Proxim favours Mac OS X over 9
802.11a drivers hit next-gen operating system first
Wireless networking specialist Proxim has favoured Mac OS X over Classic for its upcoming IEEE 802.11a 108Mbps LAN system.
Yes, we were surprised too. Most vendors' software roll-out plans centre on targeting Mac OS 9 first and Apple's next-generation operating system second - sometimes a distant second.
Not so Proxim. Drivers to support its Harmony Fast Wireless network adaptor PC Card will ship for OS X by the end of the year, with OS 9 drivers following "some months" after that in the first quarter of 2002, the director of Proxim's commercial networks division, Lynn Chroust, said.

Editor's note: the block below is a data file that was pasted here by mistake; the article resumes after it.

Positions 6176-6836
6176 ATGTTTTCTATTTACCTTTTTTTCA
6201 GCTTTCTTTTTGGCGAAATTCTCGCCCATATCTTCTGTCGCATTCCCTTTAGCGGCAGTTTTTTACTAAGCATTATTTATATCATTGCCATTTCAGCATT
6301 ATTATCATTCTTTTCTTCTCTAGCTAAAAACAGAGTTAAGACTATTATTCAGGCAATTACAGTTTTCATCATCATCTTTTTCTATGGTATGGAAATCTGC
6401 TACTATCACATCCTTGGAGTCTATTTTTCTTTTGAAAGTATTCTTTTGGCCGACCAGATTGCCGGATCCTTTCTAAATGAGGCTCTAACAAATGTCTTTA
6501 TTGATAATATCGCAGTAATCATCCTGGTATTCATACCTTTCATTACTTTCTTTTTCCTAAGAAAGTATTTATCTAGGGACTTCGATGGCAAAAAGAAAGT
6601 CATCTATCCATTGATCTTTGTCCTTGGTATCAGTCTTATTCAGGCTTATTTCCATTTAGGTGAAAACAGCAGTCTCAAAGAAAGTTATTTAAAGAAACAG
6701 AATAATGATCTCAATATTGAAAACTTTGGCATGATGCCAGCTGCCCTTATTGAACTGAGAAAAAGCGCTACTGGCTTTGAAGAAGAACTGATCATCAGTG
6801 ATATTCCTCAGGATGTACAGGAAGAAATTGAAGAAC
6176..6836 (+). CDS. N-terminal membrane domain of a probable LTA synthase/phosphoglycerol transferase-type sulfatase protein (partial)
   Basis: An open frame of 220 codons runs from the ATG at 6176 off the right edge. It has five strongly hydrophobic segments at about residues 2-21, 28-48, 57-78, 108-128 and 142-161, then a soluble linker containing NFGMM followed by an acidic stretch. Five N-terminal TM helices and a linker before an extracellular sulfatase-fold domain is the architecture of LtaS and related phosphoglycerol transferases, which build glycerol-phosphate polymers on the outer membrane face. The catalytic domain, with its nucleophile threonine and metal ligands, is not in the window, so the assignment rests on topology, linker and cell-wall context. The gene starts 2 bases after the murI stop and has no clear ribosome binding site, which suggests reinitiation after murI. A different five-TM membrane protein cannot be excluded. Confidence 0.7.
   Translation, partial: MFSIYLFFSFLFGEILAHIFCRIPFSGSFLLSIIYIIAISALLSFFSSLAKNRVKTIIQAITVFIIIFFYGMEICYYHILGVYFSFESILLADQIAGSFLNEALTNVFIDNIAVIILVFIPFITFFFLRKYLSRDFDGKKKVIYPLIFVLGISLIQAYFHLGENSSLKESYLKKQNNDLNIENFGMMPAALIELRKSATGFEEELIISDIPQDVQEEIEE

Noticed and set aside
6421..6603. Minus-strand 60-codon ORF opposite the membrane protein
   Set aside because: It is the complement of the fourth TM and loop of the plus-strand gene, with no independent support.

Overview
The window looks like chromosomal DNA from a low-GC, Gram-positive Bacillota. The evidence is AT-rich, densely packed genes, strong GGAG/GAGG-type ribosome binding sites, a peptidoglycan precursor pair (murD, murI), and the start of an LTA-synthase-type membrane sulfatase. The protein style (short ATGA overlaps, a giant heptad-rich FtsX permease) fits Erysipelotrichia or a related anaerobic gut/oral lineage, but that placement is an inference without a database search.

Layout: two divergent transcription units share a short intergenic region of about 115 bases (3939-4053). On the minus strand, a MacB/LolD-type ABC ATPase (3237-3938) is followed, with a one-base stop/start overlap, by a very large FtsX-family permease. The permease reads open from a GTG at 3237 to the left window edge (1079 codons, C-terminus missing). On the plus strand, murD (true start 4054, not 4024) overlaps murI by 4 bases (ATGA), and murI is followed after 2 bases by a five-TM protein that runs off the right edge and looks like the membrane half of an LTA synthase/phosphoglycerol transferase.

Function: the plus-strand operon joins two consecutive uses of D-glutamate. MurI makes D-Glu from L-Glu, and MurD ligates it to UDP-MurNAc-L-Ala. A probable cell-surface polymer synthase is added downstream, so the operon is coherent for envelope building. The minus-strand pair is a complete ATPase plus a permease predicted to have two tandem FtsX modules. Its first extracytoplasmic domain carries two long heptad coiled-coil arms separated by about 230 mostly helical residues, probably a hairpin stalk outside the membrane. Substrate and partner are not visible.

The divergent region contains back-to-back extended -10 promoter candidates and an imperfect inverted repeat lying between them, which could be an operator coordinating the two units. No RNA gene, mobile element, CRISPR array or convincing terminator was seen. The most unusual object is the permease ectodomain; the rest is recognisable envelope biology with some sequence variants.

The Harmony Fast Wireless system comprises the $249 PC card adaptor for laptops and a $695 base-station, and both are available in the US now.
An as-yet-unpriced PCI card for desktop systems is expected to ship (no release date yet) Stateside. It too will be supported with Mac OS X drivers.
European availability remains an open question. The Fast Wireless system is based on the 802.11a wireless LAN standard. IEEE 802.11a operates between 5.15GHz and 5.35GHz - collectively known as the '5GHz band'.
The European Union has yet to ratify the use of 802.11a in the 5GHz band, having previously decided to support a rival standard, HyperLAN. With almost no HyperLAN kit out there, the EU has reconsidered its decision, the upshot being that Europe is lagging up to six months behind the US, Canada, Japan, Australia and other nations which have authorised 802.11a.
Proxim hopes to jump the queue, as it were, by seeking certification for its kit in individual European member states, with UK availability expected early 2002, according to Chroust.
In addition to the corporate-oriented Harmony line, Proxim is planning to offer 802.11a versions of its Skyline home and small business wireless LAN family. ®